• Sales and consignment. Many consignment and secondhand shops are closed during the pandemic, but there are endless options for selling your things online. Some sites require you to list and manage the sales yourself and some will handle the entire process for you and even donate items that don’t sell. If your time is limited, consider selecting a company that will handle the full process. You may not earn as much, but it might be a good tradeoff for having more time to manage other parts of your move.
In addition to these options, there are many organizations that handle specific items. For example, schools may welcome office supplies, animal shelters may appreciate old towels, and specialized companies recycle textiles. Find your best match with a quick internet search followed by contacting the organization for its latest COVID-19 policies. If your time is very limited, hiring a junk-removal service to take it all away and distribute items as appropriate may be worth the cost.

4. Keep Track of Your Packed Boxes

When you’re ready to start packing, invest the time to track what you’ve packed. This will make it easier to direct movers when they unload at your new home or, if you’re the one moving your boxes, to know where to place items yourself.
I recommend recording the following information in a spreadsheet as you pack each box:

  • Box number and contents. Number each box and record the number on your spreadsheet. This will help you keep track of the total number of boxes to be moved and easily identify any that get lost. List the contents of each box on both the spreadsheet and the box itself. This doesn’t have to be elaborate, but it should be specific. For instance, instead of writing “Kitchen Things” or listing every item in the box (which takes a long time), use short, descriptive labels such as “Baking Supplies” or “Summer Shorts and T-shirts.” Packing in categories will make labeling, locating items and unpacking easier.
If you’re short on time, you can skip listing the items on the box and just list them on the spreadsheet. But always number your boxes.

  • Room destination. Label each box with the room you want the movers to place it in. I recommend putting the room destination in large letters on the same spot of each box (such as the top) where the movers can easily see it. To make it stand out even more, I like to print the room destination on a white label, using a different font color for each room, such as green for the kitchen, red for the master bedroom, blue for the living room and so forth. The movers will be working quickly, so the clearer the label is, the less chance a box will be placed in the wrong room.
  • High-value and fragile items. Add to your spreadsheet an inventory of high-value items. Most moving companies consider anything worth more than $100 per pound to be high-value. Quality jewelry, valuable comic book collections, art collections, sterling flatware and currency are in this category. Be sure to complete the high-value inventory form provided by your mover so that if anything happens, you have the best chance of being covered for the full value of your loss.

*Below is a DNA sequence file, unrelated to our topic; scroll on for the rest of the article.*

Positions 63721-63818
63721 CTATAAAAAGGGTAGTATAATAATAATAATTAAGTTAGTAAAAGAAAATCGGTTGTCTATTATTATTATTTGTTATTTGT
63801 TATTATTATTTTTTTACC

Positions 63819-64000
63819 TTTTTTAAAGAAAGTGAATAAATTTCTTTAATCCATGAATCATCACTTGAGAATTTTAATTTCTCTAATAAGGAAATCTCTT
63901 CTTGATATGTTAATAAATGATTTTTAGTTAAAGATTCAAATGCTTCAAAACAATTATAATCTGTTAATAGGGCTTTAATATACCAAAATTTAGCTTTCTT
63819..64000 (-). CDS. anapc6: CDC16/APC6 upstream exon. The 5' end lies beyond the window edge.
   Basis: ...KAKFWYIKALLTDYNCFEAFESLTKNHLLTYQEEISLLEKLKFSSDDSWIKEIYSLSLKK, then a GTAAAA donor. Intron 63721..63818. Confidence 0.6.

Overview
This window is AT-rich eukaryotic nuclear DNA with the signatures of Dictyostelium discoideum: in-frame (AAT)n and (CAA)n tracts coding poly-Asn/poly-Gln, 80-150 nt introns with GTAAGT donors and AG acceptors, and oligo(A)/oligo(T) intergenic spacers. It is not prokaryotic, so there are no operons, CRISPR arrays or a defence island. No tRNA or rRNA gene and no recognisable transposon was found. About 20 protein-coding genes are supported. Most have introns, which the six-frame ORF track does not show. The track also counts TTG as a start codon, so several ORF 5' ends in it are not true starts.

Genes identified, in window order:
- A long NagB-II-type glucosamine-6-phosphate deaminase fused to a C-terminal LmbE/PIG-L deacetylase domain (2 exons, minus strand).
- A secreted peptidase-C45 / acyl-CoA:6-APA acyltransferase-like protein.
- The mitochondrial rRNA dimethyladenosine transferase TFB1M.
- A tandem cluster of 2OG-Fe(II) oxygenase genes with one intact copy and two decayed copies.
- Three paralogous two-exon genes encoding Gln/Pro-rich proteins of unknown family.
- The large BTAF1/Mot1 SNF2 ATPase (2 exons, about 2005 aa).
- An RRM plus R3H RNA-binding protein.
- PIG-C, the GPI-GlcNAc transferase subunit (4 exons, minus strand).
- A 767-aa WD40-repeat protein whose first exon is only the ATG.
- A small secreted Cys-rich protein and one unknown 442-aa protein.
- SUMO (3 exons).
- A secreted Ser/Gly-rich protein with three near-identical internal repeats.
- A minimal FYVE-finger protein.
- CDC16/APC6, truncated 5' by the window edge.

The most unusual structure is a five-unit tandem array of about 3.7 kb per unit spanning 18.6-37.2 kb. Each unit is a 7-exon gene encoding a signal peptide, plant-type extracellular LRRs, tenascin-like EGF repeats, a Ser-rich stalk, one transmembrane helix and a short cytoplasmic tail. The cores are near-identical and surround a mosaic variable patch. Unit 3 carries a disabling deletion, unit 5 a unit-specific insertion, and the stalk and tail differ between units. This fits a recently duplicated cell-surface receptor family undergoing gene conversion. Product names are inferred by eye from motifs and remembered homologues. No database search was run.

Also label fragile boxes. Preprinted stickers are widely available and will save you much time by not having to handwrite “Fragile” on each box. Stickers may also be easier for the movers to see.
  • Box size. This isn’t too important to record, but we do record it for our clients. It’s just an extra step for identifying a box. It takes very little extra time to record the box size, and since the movers count this information, we like to keep track of it as well.

5. Pack Essentials for the First Few Days

You may want to pack some essentials to get you through the first few days in your new home without having to open a bunch of boxes. Label these boxes “Pack Last” and the movers will load these on the truck last, meaning they’ll come off the truck first. Of course, if your move won’t be completed in a single day, some of these items will need to travel with you and not be loaded onto the truck.
Include items needed to care for yourself and family members, including pets. I typically advise my clients to pack as if they were going on a short trip, including such items as:

  • Towels
  • Clothing and shoes
  • Toiletries
  • Pet food and supplies
I also recommend that clients include essentials to help them settle into the new home smoothly, such as:

  • Scissors and box cutters
  • Basic tools for furniture assembly
  • Tape measure
  • Pen and paper
  • Flashlight
  • Scotch tape
  • Paper towels
  • Toilet paper
  • Dish soap and sponge
  • Hand soap
  • Household cleaners
  • Disposable gloves
  • Trash bags
  • Paper plates and disposable or compostable cups and utensils
  • Shower liners and rings
  • Pillows and bedding

6. Keep Valuable Items With You

Some items should always stay with you and not be out of your possession, even during a move. These would include things like:

  • Important documents such as passports, deeds and trusts, birth certificates and Social Security cards
  • Medications
  • Mobile phone and charger
  • Electronic devices and chargers, such as work laptops
  • Cash
  • Checkbook
  • Credit and ATM cards
  • Keys
  • Valuable, sentimental and irreplaceable items. For instance, while a large jewelry collection may be too much to keep on your person during a move, you should definitely keep irreplaceable pieces like wedding rings and heirlooms on your person.

7. Delegate as Many Tasks as You Can

Moving is an enormous job that involves both big-picture management and attention to small details. No one should have to do it alone!
Graciously accept help from friends and family who kindly offer, even if it’s something as small as asking them to drop off a meal on moving day. If your budget allows, entrusting certain parts of your move to professionals such as home organizers, expert packers and move managers can ease your burden and keep you sane amid the process.